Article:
The fiery all-seeing eye is a motif that touches most of the works in Proquackstinate, including an installation piece that makes use of it as an emblem to a kind of altar, complete with another triptych set of portrait caricatures — perhaps depicting the artist and his fellow artist friends — in lines that evoke a weariness, a certain madness. Is this the artist’s way of acknowledging the pain that comes about when you come to the worship of the artistic life? I’m not exactly sure, but that’s how I read it. And the subtext everywhere else seems to be pain — we see a bloodied nail, a bisected dog, a plane window surrounded by objects of despair, a wall of graffiti that reminds us of the zany madness of the underground artist Robert Crumb.
And yet, despite all that pain and all that expression of anxiety, what transcends is an antithetical brightness. I like that duality; that is the essence of life — to know that undergirding all our brightness is also a consuming darkness, and vice versa. Life — and mental health — is not a monolith: I can both cry and laugh at the same time.
Moshi Dokyo carries over that playfulness — and thematic duality — in another work that’s part of a group exhibition, Hue, that recently opened in Shelter Gallery [Angatan, Tabuctubig]. In “Moshpit Aftermath,” Moshi’s contribution to the collection, we find the same tortured, fire-ravaged figure on canvas, but it comes with a more sinister twin: a work that reminds you of an emergency box glass casing, but inside, there’s a facsimile of a gun [dolled up in baby blue], and on the casing itself, a message: “Breakdown in Case of Emergency.” I found that play of words chilling: not “break glass” but “breakdown,” like an invitation to despair willingly. Why does Moshi Dokyo’s work feel like therapy?
Many of the other works in the group exhibition also take pop art’s cue, including Jascer Merced’s resin and acrylic renditions of Gandalf and Frodo from The Lord of the Rings; Skye Benito’s “Psyche,” a splendid and expressive portraiture of a woman with butterfly wing ears; and Jonee Jibe’s “Noe’s Space,” a beguiling work of acrylic on canvas that functions very much like a dream: you see a playground swing done up in barber’s stripes occupying beyond a forbidding arc, and silhouetted by either moon or sun, all the while flooded by undulating flesh-colored blobs that feel threatening but have the texture of cotton candy dreams. I live for images like this — because they are truly Rorschach tests. My favorite remains Dolly Sordilla’s “Daisy,” a gorgeous sculptural work from polymer clay, epoxy clay, synthetic glass, synthetic hair, resin, and acrylic paint, which depicts a girl with a sunflower for one eye taking a walk — but walking via the animated tendrils of her blue hair. It speaks nightmare, it speaks delightful anime; it reminds me of the dark fantasies of Neil Gaiman. But the gorgeous details of it all — the sculpted hair, the knitted dress, the blue eye, the sunflower — reminds me once again that Dolly is one of my favorite Dumaguete artists whose work I want to see more and appreciated more.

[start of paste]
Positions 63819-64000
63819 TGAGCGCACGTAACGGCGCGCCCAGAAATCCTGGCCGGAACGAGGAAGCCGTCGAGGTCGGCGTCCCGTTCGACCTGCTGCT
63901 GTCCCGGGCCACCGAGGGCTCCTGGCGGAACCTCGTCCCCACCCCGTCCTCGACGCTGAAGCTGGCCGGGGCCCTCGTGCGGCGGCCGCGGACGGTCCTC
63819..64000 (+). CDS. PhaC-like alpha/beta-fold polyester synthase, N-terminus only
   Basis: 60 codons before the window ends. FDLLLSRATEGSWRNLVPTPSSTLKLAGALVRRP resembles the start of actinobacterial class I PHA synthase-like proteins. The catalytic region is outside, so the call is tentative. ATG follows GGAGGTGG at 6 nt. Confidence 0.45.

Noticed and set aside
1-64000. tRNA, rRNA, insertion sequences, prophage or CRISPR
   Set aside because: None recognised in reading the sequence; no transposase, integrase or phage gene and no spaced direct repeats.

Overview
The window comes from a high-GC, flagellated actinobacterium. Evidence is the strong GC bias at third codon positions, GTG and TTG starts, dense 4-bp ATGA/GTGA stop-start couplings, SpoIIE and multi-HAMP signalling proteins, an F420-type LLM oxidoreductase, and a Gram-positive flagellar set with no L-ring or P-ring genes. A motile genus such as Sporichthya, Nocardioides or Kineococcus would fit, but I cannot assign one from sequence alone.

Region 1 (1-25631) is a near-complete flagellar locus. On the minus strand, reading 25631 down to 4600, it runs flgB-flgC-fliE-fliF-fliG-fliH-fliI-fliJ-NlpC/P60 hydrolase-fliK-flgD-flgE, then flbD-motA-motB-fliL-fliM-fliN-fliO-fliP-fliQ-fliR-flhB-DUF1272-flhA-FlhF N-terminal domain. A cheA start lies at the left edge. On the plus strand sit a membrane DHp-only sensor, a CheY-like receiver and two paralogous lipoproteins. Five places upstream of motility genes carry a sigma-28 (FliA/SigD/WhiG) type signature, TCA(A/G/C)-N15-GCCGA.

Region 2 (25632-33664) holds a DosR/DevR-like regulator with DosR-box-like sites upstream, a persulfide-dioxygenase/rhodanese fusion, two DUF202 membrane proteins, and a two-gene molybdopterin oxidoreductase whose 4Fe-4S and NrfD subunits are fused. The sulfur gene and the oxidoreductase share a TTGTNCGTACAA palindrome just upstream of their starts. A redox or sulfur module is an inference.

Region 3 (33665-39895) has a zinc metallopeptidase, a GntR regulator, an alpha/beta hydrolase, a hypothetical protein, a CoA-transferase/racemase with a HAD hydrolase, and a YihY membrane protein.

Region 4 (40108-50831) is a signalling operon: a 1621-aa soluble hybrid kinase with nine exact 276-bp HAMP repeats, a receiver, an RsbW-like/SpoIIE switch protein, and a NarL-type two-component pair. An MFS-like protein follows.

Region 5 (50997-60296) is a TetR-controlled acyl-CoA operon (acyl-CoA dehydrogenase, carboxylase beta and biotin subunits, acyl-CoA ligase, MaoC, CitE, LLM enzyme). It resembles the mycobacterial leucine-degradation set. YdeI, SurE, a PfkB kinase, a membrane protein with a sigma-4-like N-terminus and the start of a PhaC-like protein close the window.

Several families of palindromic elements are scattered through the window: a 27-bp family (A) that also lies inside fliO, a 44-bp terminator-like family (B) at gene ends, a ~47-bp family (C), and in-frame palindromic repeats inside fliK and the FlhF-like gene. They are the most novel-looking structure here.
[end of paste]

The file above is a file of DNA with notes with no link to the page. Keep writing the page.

The other works in the group exhibition do not exactly epitomize pop art: two are pure abstraction, including Daniel Vincent Fabros’ “Exotiq 2,” which is a delightful uncut gem of a canvas pulsating in shades of emerald and amethyst and garnet, and Amber Tashiro’s “Liberosis,” which is a ravishing Zen-like work almost delicate in its deliberate use of dots and shades and shape; Sid Labe’s “Mangtaso’ng Kahanas” and “Bulawanong Bahandi,” both of which depict men of the laboring class going about their daily work [one is a potter, and the other is a peddler of plastic wares], are representational works of painstaking photorealism that Sid has become known for [although I still stand on my conviction that his sculptural works made from old ballpens represented a major departure for his art]; and two others are more conceptual — and almost invisible if you do not pay attention: Jan Alix’s “Terminals” occupy ceiling space, an installation of playing cards and strings that for the artist call attention to “the intentions of what we make [which] are evident in the ethics of how we create,” and Ma. Isabel Gutang’s “Work Transfer” occupies the floor space, which litters it with paper on which are printed assorted diagrams and texts and pictures, occasionally threaded by shoe marks. Both are ciphers done well.
Proquackstinate in Arte Gallery runs until April 23, and Hue in Shelter Gallery runs until May 5.